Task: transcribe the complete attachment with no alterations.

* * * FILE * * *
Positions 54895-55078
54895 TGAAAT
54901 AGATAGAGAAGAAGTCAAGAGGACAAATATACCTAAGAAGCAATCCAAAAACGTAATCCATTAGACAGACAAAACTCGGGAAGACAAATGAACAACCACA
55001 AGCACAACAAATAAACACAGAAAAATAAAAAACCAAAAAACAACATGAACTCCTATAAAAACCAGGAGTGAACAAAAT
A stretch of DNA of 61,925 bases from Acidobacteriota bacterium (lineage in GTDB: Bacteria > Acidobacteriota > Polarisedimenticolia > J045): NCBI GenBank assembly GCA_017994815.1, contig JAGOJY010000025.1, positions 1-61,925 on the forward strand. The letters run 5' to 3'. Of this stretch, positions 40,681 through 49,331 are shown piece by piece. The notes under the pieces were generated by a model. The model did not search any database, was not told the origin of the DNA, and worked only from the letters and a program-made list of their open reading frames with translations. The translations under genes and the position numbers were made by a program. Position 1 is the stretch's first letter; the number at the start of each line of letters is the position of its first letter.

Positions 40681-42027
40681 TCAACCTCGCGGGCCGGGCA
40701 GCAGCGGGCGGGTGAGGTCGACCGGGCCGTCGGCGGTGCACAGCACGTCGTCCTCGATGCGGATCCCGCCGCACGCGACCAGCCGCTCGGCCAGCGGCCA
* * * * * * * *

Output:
Positions 54895-55078
54895 TGAAAT
54901 AGATAGAGAAGAAGTCAAGAGGACAAATATACCTAAGAAGCAATCCAAAAACGTAATCCATTAGACAGACAAAACTCGGGAAGACAAATGAACAACCACA
55001 AGCACAACAAATAAACACAGAAAAATAAAAAACCAAAAAACAACATGAACTCCTATAAAAACCAGGAGTGAACAAAAT
A stretch of DNA of 61,925 bases from Acidobacteriota bacterium (lineage in GTDB: Bacteria > Acidobacteriota > Polarisedimenticolia > J045): NCBI GenBank assembly GCA_017994815.1, contig JAGOJY010000025.1, positions 1-61,925 on the forward strand. The letters run 5' to 3'. Of this stretch, positions 40,681 through 49,331 are shown piece by piece. The notes under the pieces were generated by a model. The model did not search any database, was not told the origin of the DNA, and worked only from the letters and a program-made list of their open reading frames with translations. The translations under genes and the position numbers were made by a program. Position 1 is the stretch's first letter; the number at the start of each line of letters is the position of its first letter.

Positions 40681-42027
40681 TCAACCTCGCGGGCCGGGCA
40701 GCAGCGGGCGGGTGAGGTCGACCGGGCCGTCGGCGGTGCACAGCACGTCGTCCTCGATGCGGATCCCGCCGCACGCGACCAGCCGCTCGGCCAGCGGCCA